# Tag Info

10

Among normal books, Becker-Becker-Schwarz probably matches your summary most closely. However, you may want to look at a list of string theory books: http://motls.blogspot.com/2006/11/string-theory-textbooks.html Don't miss the "resource letter" linked at the bottom which is good for more specialized issues such as string field theory. An OK review of ...

8

The BFSS matrix model is a quantum mechanical model – i.e. quantum field theory in 0+1 dimensions - that describes uncompactified M-theory in 11 dimensions assuming that we study the large $N$ limit of the model with the $U(N)$ symmetry. As myself and later Susskind determined, one may also directly interpret the finite $N$ BFSS matrix model as describing ...

6

I) More generally, Let $V$ be a (say, finite dimensional) vector space over a field $\mathbb{F}$. Let $(e_i)_{i\in I}$ be a basis for $V$. Let $A\in {\rm End}(V)$ be an endomorphism in $V$, i.e. a $\mathbb{F}$-linear map $A:V\to V$. Let the matrix $(M^i{}_j)_{i,j\in I}$ be the unique $\mathbb{F}$-valued matrix that represents the linear map $A$ in the ...

5

Matrix string theory http://arxiv.org/abs/hep-th/9701025 http://arxiv.org/abs/hep-th/9702187 http://arxiv.org/abs/hep-th/9703030 is indeed an exact description of fundamental type IIA strings (and similarly $E_8\times E_8$ heterotic strings) at any (e.g. weak) coupling where you can explicitly see the off-diagonal degrees of freedom. You could say ...

4

First of all, regardless of speculative comments in the original BFSS paper, different superselection sectors – different parts of the Hilbert space specified by the "background" (at least at infinity) – require different matrix model descriptions. The matrix model is known for $T^p$ with any radii; for $p\leq 3$, the theory is a super Yang-Mills theory on ...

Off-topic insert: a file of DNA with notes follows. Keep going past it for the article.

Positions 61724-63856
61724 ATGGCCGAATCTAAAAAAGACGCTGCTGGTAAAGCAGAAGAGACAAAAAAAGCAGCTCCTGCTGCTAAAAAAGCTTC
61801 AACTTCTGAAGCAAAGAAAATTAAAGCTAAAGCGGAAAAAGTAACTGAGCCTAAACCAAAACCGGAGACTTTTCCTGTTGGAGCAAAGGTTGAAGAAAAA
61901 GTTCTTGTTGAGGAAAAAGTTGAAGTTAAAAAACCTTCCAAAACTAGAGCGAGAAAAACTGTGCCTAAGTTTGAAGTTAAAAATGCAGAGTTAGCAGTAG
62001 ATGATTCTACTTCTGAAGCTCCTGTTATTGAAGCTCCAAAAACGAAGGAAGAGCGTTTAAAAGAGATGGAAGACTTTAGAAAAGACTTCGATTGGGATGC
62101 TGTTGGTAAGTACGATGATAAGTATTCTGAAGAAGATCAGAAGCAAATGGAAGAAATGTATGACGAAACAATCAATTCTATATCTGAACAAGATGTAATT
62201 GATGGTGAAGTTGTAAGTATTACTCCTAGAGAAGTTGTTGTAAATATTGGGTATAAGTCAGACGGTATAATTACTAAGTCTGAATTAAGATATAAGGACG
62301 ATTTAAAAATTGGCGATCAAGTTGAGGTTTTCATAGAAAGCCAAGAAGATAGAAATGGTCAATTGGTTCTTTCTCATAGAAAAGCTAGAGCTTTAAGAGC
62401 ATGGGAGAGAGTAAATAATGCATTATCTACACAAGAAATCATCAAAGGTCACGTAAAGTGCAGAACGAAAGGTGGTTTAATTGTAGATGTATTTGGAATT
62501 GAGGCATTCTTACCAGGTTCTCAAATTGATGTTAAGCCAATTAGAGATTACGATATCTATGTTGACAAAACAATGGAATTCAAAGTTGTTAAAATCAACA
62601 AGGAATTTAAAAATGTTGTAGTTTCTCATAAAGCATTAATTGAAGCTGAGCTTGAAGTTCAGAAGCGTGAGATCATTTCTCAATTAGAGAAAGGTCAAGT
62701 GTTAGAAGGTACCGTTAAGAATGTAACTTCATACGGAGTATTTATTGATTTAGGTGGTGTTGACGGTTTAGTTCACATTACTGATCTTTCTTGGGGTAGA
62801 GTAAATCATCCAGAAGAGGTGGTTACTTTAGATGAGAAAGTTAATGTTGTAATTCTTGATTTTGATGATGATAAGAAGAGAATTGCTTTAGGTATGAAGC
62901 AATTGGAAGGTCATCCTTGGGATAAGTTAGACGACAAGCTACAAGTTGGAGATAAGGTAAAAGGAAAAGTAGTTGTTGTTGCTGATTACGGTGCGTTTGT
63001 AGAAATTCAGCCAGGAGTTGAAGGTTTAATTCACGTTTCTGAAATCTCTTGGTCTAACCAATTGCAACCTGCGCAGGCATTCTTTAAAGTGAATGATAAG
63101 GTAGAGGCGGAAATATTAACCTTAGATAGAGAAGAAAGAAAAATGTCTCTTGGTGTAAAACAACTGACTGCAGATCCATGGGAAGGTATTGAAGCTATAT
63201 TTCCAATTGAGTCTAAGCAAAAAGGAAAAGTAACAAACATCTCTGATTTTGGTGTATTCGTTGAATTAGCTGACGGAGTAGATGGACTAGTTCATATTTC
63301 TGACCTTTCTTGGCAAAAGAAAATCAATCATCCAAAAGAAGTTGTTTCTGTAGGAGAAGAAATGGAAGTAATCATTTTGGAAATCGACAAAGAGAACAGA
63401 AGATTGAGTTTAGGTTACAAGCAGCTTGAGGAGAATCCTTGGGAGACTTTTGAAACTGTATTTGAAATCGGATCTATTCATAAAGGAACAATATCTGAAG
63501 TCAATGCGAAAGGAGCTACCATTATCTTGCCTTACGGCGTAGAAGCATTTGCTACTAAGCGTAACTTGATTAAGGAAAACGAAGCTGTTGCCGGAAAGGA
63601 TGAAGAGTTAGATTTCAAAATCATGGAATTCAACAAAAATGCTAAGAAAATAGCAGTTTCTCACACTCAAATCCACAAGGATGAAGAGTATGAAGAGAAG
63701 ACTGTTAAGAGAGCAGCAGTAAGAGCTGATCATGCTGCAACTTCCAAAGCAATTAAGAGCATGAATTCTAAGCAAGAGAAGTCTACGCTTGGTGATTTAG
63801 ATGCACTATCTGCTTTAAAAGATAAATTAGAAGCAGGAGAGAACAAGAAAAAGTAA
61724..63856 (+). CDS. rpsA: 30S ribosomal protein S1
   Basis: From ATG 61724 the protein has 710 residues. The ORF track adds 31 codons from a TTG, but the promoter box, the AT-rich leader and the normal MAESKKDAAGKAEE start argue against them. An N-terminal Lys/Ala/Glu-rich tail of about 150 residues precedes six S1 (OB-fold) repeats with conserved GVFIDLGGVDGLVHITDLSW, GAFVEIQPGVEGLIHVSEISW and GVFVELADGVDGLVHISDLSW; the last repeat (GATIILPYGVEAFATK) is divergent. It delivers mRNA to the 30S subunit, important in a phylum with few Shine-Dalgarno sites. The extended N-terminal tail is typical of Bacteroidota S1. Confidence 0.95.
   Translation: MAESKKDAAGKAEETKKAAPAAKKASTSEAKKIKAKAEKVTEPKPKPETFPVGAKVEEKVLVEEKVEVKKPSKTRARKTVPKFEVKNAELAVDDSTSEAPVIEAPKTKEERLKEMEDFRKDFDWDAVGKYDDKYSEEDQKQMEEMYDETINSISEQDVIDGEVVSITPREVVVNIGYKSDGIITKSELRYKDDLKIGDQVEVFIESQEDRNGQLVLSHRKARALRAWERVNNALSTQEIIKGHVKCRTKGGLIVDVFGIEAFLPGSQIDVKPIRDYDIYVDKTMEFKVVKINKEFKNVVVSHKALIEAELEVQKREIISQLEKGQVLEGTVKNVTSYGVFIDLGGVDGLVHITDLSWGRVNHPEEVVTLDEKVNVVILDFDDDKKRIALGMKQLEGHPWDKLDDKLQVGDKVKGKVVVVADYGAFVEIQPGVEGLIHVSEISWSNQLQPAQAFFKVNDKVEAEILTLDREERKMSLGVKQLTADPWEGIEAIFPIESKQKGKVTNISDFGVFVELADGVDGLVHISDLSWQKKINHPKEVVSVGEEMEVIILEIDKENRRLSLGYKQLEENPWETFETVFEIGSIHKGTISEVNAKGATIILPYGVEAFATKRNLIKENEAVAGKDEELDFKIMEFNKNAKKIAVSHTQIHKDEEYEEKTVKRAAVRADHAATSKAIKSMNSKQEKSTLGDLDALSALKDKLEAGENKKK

2

The Christoffel–Darboux formula is not an asymptotic (in the sense of $N$ going to infinity) result, whereas the semicircle is valid for random matrices of infinite size. For finite matrices you obtain the oscillations you've got. To see this check out and plot formula (97) in http://arxiv.org/abs/math-ph/0412017 As to the traceless GUE, I'm no expert but ...

2

In the first action the $A_{\mu}$ are Hermitian. In the second action the $A_{\mu}$ are anti-Hermitian since we let $A_{\mu}\to\frac{i}{g}A_{\mu}$. The commutator of anti-Hermitian matrices are also anti-Hermitian. If we have $\text{Tr}(M^{2})$ , with $M$ being anti-Hermitian, then we can write it as $\text{Tr}(M^{2})=-\text{Tr}((iM)^{2})$ , with $iM$ ...

1

It is not just a distribution of eigenvalues. The underlying distribution for the Gaussian orthogonal ensemble GOE(n) of real symmetric $n\times n$ matrices is $\frac{n(n+1)}{2}$ dimensional, and given in terms of the $\frac{n(n+1)}{2}$ independent matrix elements, each with a Gaussian weight factor:  \left[\prod_{i,j\in\{1,\ldots, n\}}^{i\leq j} ...

1

I actually solved the problem. The key idea is to use the fact that the metric depends on the internal manifold (the flag) only through the Maurer-Cartan forms and hence the scalar curvature cannot depend on the position in the internal manifold. One can then expand the elements of $SU(N)$ near the origin. Keep the metric exact in terms of the lambdas and to ...

1

Yes! In fact, one of my (few) own research experiences was closely connected to random matrix theory! I did a small project under supervision of Enrico Pajer from Princeton University last January. The work I did was based on earlier work of his, which used random matrix theory in the context of inflationary theory, using a model where many fields ...

1

Let $M$ be the mass matrix for fermions $\psi_+$ and for $\psi_-$ (separately). It is obtained by $\not{D}\not{D^+}= -\partial_t^2+ M^2$ Then $M^2=r^2 \mathbb{Id_{16}}- \not{v}$, Now, the $16*16$ matrix $\not{v}$ has a zero trace, and it square is $\vec v^2 Id_{16}$, so the only possibility is that the matrix $\not{v}$ has 8 eigenvalues $v$, and 8 ...

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